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|A week in review 07/28/21|
|By Joseph Rios|
Tunisia president in hot water - Kais Saied, president of Tunisia, is accused of staging a coup after he fired the country’s Prime Minister and suspended Parliament. He said he acted in accordance with the Constitution. Violent protests took place over the weekend as residents demonstrated against the government’s handling of the pandemic, the economy and more.
Ethiopian wins AKO Caine Prize Meron Hadero, an Ethiopian author, became the first Ethiopian to win the AKO Caine Prize for African writing. She wrote about an Ethiopian boy who has to navigate power dynamics like foreign aid in Addis Ababa. Hadero was raised in the United States but was born in Ethiopia. She earned $13,000 from winning the prize.
Thirteen-year-old Japanese girl wins Olympic Gold Medal - Momiji Nishiya, who is only 13, won an Olympic Gold Medal in women’s street skateboarding at the Olympics in Tokyo. Other young athletes took home medals in street skateboarding including Brazilian Rayssa Leal, age 13, and Japan’s Funa Nakayma, who is 16. Surprisingly, Nishiya is only the second youngest-ever Olympic champion.
Falling boulders kill nine in India At least nine tourists were killed in India after a car they were traveling in was hit by falling boulders. Three others were injured from the incident that took place on Sunday. Video footage shows large boulders hitting parked vehicles before causing a bridge to collapse. Those who were affected by the incident will be given access to a government relief fund.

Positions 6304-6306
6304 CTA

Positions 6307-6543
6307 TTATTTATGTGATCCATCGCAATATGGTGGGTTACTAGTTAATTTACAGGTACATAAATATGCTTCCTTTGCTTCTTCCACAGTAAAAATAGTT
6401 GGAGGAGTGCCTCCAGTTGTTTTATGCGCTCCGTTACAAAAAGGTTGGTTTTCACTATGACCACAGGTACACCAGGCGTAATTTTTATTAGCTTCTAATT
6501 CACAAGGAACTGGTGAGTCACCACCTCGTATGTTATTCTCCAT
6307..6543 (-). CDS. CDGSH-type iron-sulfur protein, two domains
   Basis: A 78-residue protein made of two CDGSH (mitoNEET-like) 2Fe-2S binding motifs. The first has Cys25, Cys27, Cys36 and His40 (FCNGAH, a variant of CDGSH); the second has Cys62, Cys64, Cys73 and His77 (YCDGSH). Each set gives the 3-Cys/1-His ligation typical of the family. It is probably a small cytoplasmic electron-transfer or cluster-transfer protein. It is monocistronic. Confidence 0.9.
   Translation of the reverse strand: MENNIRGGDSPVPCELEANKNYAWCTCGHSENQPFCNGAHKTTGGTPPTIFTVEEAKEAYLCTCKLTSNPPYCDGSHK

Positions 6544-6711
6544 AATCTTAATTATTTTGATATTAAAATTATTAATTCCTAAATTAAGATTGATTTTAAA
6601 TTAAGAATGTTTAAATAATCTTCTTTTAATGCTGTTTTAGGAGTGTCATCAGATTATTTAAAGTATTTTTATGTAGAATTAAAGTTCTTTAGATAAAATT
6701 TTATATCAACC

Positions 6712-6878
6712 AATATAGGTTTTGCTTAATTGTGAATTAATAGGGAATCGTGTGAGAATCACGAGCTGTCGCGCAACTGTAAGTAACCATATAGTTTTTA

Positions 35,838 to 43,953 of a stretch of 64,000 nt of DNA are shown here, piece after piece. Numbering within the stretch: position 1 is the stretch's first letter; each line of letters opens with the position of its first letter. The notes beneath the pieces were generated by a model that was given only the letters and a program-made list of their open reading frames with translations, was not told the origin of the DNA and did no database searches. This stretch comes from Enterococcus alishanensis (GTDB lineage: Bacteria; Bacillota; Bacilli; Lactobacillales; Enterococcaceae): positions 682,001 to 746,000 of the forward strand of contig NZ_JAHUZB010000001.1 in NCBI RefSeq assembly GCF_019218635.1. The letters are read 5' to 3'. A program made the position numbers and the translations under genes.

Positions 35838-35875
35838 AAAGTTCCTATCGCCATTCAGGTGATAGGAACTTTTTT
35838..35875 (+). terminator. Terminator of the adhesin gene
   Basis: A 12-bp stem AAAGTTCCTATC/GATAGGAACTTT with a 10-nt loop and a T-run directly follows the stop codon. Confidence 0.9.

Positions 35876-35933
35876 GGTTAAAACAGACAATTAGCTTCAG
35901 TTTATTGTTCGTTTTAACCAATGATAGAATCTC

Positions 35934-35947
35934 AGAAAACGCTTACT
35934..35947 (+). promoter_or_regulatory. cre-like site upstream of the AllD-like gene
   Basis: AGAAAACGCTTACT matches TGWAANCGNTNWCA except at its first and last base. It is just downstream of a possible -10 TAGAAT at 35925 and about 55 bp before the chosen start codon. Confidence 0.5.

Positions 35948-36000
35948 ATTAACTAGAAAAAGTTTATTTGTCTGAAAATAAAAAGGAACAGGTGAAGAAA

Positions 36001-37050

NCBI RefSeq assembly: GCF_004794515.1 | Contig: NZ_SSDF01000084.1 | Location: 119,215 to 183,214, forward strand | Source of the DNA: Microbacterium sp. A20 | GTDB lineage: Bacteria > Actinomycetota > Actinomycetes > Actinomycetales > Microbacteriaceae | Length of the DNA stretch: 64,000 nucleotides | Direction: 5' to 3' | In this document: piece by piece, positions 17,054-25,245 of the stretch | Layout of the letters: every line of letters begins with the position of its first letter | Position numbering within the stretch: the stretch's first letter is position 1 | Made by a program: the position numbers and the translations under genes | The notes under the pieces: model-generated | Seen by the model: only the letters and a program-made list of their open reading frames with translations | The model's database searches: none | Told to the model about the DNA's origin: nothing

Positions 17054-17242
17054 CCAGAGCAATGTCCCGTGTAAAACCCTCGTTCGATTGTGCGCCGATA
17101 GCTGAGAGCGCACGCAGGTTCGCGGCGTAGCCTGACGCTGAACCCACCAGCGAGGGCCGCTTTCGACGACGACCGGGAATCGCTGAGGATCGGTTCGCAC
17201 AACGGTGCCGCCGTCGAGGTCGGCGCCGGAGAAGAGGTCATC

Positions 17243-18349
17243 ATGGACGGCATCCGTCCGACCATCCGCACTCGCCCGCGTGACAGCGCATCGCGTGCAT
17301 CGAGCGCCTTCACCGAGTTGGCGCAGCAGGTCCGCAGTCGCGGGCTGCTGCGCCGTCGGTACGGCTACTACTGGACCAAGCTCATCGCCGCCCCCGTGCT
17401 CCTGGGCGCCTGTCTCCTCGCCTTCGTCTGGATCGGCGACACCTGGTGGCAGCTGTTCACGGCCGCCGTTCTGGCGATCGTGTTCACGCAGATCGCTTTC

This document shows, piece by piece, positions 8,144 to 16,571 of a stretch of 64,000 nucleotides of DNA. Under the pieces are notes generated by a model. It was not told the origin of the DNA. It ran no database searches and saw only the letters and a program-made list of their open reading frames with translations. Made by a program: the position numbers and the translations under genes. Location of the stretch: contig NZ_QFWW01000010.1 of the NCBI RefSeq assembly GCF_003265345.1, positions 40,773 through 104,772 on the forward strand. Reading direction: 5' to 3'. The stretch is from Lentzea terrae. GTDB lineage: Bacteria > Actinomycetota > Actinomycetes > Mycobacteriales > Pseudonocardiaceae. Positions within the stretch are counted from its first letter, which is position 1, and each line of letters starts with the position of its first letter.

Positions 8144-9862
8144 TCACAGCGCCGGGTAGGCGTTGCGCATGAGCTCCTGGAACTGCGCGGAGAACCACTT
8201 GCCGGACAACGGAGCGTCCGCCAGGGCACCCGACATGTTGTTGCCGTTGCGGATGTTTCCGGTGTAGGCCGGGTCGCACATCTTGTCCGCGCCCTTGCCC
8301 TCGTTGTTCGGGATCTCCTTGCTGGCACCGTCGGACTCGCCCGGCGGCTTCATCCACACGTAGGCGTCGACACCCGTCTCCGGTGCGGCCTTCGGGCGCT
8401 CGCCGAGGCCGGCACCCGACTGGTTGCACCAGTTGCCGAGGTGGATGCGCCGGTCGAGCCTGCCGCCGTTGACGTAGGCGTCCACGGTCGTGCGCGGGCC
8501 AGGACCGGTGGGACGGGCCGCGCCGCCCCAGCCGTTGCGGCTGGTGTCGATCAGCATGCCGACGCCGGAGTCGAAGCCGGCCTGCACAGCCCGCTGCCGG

COVID cases continue to fall in the UK - On Monday, the number of new cases recorded in the UK fell for the sixth day in a row. This is the first time that has happened without a lockdown since the pandemic began. Medical officials said the area is getting close to herd immunity. This is the first time since November that cases have fallen for six days in a row.
European countries mandate vaccines for health care workers - France and Greece joined Italy in making vaccinations a requirement for health care workers. Other employees in France like care home employees and others who work with vulnerable patients will also be required to get vaccinated by Sept. 15. In Greece, nursing home staff who refuse to get vaccinated will be suspended from work starting August 16.
Brazilian President videos removed from YouTube - YouTube removed videos posted by Brazlian President Jair Bolsonaro that spread misinformation about the pandemic. It said the decision was made based on content policies. Bolsonaro has spoken out against lockdowns, masks and vaccinations since the pandemic started, despite Brazil having some of the highest amount of cases in the world. Earlier this year Brazil’s Congress launched an inquiry into the government’s handling of the pandemic.
Peru elects president - Pedro Castillo has won the country’s presidential election after a close run-off race. He is a former teacher and union leader and will be sworn in on July 28. Castillo beat out right-wing rival Keiko Fujimori. Four years ago, Castillo made headlines when he led thousands of teachers on strike over pay. He said his goal is to create a million new jobs in a year.
U.S. heading in “wrong direction” on pandemic infections - Dr. Anthony Fauci said the United States is going in the wrong direction in regard to the pandemic. He said the Delta COVID-19 variant is driving a spike in cases in areas with low vaccination rates. Fauci also added that health officials are considering revising mask guidance for vaccinated Americans to make case numbers drop. Booster COVID-19 shots are also being reviewed.
Combat forces to leave Iraq by 2022 President Joe Biden announced that U.S. combat forces will leave Iraq by the end of the year. Troops will continue to train and advise the Iraqi military. Currently, there are around 2,500 U.S. troops in Iraq. Earlier this year, Biden announced troops will also leave Afghanistan. He recently met with Iraqi Prime Minister Mustafa al-Kadhimi at the White House.
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